Endometriosis… a whole person approach

Endometriosis... a whole person approach

Every so often we get celebrities sharing their stories of the big uncomfortable bloat that can go hand in hand with endometriosis; how their tummies go from flat and toned looking to huge and pregnant looking within hours. And I see this and think “yes!” let’s discuss how endometriosis is about so much more than painful periods! Rarely does the discussion go much further. 

I was working with a health coaching client recently, who had never been told that her endometriosis was at the root of her battle with fatigue, her IBS, her episodes of low moods. She had assumed she was just unhealthy and not good at coping with life and pressures and beating herself up over her “failures”, when in reality, she’s been soldiering on juggling the demands of life with effectively one hand tied behind her back. Nobody had ever explained to her that endometriosis is about more than tissue that resembles the period blood you expect to have in your uterus, growing outside the uterus (in-fact, studies now show endometriosis lesions have different characteristics to the uterine lining that makes up your period blood, but that’s a whole other blog). You see, endometriosis is a whole-person disease. It’s an inflammatory condition, believed to be genetic in nature (evidence of endometriosis has been found in foetal tissue and symptoms can appear before puberty), it’s oestrogen-dominant (hormonally fuelled) with characteristics that some argue mean it should really be classified as an autoimmune condition. And when you look at it more closely, you can see why. 

Endometriosis, better known for cripplingly painful periods, goes hand in hand with bowel problems, painful urination, thyroid issues, high incidences of diabetes, more likely diagnosis of PCOS, chronic pain, fatigue, fertility issues. Each one of these issues feeds into the next. So, if you’re struggling with any of these, you need help and support and that’s before we talk about the crippling pain each month. Or, on the flip side, you could be someone who really doesn’t have too much by way of period pain but has all the rest of it and so your endometriosis is missed year after year. 

A condition that affects so many parts of your body and life requires an approach that does more than just target your uterus. What all of the above have in common is that they have at their root systemic inflammation. What does this mean? It means that endometriosis is a disease that shares many characteristics with cancer: It’s invasive, it spreads, it’s fuelled and given strength by the environment in which it lives, but thankfully, doesn’t actually kill us in the way cancer can. It means if your body is constantly having inflammation added to it through life stress, poor diet, alcohol, environmental toxins, sleep issues, financial worries, too much or not enough exercise, it will thrive. Endometriosis lesions can pop up in any part of the body, not just your pelvis. And it means if you have endometriosis, self-care has to become a way of life, not something we give a nod to on a Friday night with a bubble bath and a glass of prosecco.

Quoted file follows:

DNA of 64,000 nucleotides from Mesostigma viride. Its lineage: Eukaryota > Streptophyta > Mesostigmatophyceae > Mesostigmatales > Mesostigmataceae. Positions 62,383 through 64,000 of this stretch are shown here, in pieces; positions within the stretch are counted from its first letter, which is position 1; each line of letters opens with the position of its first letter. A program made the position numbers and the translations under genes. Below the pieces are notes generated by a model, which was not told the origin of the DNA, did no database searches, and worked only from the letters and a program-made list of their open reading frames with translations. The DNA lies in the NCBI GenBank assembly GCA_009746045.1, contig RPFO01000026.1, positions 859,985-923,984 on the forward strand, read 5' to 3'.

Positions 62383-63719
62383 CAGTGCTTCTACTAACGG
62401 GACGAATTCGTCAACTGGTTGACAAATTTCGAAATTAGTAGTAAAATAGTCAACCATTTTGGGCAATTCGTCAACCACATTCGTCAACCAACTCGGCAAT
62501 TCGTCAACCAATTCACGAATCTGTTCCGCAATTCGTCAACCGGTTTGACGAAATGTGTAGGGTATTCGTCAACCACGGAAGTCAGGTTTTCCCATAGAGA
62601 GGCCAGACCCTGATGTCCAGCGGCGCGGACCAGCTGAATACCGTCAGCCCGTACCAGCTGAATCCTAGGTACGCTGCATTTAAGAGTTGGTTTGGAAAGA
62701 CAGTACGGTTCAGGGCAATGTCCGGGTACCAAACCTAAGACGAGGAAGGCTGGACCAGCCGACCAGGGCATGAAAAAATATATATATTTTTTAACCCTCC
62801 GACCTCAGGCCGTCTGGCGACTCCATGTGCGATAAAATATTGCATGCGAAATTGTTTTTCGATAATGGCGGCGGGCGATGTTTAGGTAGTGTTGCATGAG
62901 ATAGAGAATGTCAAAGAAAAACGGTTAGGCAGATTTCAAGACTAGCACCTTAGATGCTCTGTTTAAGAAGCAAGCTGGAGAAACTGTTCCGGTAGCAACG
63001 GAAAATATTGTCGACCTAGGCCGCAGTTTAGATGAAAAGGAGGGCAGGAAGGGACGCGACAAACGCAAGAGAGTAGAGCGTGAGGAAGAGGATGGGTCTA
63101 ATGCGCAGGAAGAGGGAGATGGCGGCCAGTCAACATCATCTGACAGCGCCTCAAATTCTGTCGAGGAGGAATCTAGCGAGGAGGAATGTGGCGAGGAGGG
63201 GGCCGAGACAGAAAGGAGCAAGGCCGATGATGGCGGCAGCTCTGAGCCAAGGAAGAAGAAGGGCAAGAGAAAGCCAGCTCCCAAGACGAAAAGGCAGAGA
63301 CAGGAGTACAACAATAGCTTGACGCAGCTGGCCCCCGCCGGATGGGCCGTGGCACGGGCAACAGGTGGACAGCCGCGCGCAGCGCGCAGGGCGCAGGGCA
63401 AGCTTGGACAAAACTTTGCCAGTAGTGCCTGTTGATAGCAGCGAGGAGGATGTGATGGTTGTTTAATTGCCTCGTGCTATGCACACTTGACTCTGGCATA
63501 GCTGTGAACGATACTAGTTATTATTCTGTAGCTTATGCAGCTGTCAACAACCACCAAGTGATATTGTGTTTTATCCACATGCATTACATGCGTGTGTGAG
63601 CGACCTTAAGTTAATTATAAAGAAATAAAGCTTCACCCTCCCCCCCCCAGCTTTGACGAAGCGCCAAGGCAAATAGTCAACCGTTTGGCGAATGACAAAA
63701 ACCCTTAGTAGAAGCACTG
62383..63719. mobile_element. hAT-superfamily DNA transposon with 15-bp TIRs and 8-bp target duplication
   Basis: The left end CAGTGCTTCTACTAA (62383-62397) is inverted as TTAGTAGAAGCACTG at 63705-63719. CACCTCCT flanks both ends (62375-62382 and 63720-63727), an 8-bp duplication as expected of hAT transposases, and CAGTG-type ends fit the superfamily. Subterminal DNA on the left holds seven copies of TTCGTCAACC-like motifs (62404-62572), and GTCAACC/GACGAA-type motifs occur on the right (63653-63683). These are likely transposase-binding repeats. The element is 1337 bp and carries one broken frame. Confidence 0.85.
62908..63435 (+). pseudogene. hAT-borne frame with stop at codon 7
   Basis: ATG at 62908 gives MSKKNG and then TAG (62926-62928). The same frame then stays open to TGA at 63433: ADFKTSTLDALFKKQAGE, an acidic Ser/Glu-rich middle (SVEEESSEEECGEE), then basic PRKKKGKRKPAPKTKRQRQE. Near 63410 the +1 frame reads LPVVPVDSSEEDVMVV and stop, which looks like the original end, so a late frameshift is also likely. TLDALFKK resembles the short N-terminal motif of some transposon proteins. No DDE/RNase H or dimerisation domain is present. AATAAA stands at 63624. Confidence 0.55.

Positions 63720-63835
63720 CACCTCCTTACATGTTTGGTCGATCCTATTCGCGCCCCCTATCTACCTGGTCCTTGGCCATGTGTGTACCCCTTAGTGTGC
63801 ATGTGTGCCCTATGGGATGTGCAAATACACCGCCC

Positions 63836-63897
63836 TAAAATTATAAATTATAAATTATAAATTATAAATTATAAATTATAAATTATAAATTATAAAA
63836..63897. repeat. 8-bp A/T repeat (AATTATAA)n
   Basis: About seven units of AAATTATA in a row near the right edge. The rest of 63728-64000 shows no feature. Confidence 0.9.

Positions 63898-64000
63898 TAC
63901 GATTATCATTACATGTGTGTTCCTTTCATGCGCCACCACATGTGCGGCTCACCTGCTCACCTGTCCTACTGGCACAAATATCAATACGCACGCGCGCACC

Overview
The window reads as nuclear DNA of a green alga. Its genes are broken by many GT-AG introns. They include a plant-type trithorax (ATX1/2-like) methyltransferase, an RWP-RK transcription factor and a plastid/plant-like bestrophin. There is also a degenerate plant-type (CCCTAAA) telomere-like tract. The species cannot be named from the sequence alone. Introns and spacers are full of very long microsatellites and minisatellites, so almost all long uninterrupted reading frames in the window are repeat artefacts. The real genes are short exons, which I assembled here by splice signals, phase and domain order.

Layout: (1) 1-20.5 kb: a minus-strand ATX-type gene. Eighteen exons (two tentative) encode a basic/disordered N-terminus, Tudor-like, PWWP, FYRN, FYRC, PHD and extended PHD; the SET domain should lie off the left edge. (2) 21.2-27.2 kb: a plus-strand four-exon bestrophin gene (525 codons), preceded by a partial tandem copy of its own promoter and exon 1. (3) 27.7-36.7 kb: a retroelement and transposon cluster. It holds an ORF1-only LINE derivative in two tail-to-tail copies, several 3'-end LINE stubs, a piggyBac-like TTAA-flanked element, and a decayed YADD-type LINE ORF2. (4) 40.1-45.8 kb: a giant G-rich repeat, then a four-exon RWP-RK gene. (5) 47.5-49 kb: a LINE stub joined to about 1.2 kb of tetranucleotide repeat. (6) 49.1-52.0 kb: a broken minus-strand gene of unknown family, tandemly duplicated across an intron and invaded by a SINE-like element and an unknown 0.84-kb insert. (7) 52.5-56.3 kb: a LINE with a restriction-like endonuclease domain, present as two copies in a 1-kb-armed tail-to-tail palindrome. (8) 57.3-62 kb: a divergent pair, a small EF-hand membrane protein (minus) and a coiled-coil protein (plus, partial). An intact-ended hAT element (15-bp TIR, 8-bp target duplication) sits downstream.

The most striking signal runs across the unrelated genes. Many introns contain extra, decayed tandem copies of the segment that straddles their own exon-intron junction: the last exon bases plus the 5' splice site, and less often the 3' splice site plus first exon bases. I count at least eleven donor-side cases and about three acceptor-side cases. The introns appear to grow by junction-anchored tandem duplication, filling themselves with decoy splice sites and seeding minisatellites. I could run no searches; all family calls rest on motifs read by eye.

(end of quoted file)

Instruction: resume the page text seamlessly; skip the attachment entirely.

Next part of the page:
Putting women on various hormonal pills does not address the issue of your whole-person health. You cannot manage endometriosis merely by blocking some of the hormones, that’s just masking it. And whilst helpful for a while, leaves women on a roller-coaster of side effects, switching their hormones on and off, which in many cases are unwittingly adding fuel to the endometriosis fire. It’s a whole person disease, so requires whole person management, so we are talking mindset, nutrition, creating healthy boundaries with workplaces and family members, finding out what works best for you with exercise, knowing your blood results for blood sugar, thyroid, iron, various nutritional markers. Working on a food plan that suits you and your life that you can actually stick to. It involves helping you really know yourself and your stress triggers and signs that you are out of balance. It involves time management skills so you can pace yourself. It involves learning and sticking to relaxation/meditation practices that repeatedly put your body and mind into deep relaxation. It involves a team of professionals: Health coach, acupuncturist, women’s health physio, referral to surgeons (pick one whose life passion is highly skilled excision surgery) where necessary. None of these things will cure you, but together, will help you manage your endometriosis so it doesn’t steal the life you want to live away from you. 

And it’s not a “do this for a few months and you’ll be fine” approach. Life happens, stress and events outside our control happen. Divorces, bereavements, global pandemics. Your hormones change after childbirth and as we head into perimenopause. Which means your plan needs to constantly evolve. What might have worked ten years ago might not work for you now. You need to frequently re-visit Project You and tweak and refine. And know that in putting the effort into your whole-person health management, you are taking the driving seat in your life and your health. You’ve got this. 

Marianne Killick is an author and women’s health coach specialising in hormone balance. She transforms women from feeling confused, powerless and unhealthy to informed, empowered and with a zest for life. Working with women for over a decade, Marianne’s expertise lies in helping women understand how their bodies and hormones work, empowering them with the knowledge and tools to make realistic and achievable changes. Marianne works with women 1:1, via online courses and group coaching. If you are struggling with the hormonally based problems, perimenopause or want to prepare to thrive not just survive in mid-life, then Marianne is your woman. www.mariannekillick.com

 

 

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